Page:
For that reason, the couple decided to share the health incident with the world, in a post from the hospital on Instagram.

"We were rather conflicted to tell anyone about it, or to post about it," Ryan said. "We didn't want to come across as capitalizing off some sort of medical emergency."

Sutter said she's received an outpouring of support from fans and people she's never met and wants to "be that voice for people who have gone through something similar."

"A lot of people have shared that for them, [seizures are] an embarrassing thing that happened ... it's embarrassing to lose control of your body. And I think a lot of people feel alone out there, and I want them to know, they're not," she said.

While she may never know what caused the seizure or if it'll happen again, Sutter believes that stress may have played a role and vows to make some life changes.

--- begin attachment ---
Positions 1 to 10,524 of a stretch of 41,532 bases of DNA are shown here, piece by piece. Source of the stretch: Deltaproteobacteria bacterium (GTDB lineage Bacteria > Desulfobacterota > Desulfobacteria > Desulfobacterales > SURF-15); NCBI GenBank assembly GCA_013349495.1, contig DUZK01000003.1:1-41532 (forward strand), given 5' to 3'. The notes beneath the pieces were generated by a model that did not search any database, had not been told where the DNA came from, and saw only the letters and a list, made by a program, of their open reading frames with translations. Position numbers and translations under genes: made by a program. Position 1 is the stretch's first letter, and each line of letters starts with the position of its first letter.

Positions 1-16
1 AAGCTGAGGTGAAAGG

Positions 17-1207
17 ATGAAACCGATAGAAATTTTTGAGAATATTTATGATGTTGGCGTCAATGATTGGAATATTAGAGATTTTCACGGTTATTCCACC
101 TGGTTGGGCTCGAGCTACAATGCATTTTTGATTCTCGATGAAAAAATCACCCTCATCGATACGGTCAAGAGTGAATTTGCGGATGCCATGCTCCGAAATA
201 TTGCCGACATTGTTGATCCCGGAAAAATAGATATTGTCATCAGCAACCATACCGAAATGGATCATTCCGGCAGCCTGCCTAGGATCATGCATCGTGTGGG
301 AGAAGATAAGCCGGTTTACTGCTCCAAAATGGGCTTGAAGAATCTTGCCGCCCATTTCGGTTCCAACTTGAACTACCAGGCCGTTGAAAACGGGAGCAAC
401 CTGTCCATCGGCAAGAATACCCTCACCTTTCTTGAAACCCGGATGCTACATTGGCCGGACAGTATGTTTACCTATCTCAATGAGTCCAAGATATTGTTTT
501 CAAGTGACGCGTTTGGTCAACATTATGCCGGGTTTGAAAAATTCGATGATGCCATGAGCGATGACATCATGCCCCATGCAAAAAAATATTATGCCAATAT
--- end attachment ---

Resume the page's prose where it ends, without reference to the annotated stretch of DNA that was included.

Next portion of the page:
"You do tend to just get wrapped up in daily life. I wanna try my hardest to not let the impact of what happened disappear. I want to be able to live my life fully and as best as I can without getting caught up in the minutia, you know, and the drama and the negativity. If there's any negativity, I wanna instantly, you know, shoo it away," she said.

"Life is fragile. It's precious. And you need to take time and enjoy it and the people around you," Sutter added.

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Courtesy of Michelle Neshin(NEW YORK) -- Meet 4-year-old Sophia, who absolutely stole the show at her pre-K graduation ceremony.

Her passionate rendition of “How Far I’ll Go” from Disney’s “Moana” is completely glorious, equipped with jazzy arms flying in the air and several pops of the hip, and has already racked up 11 million views on Facebook.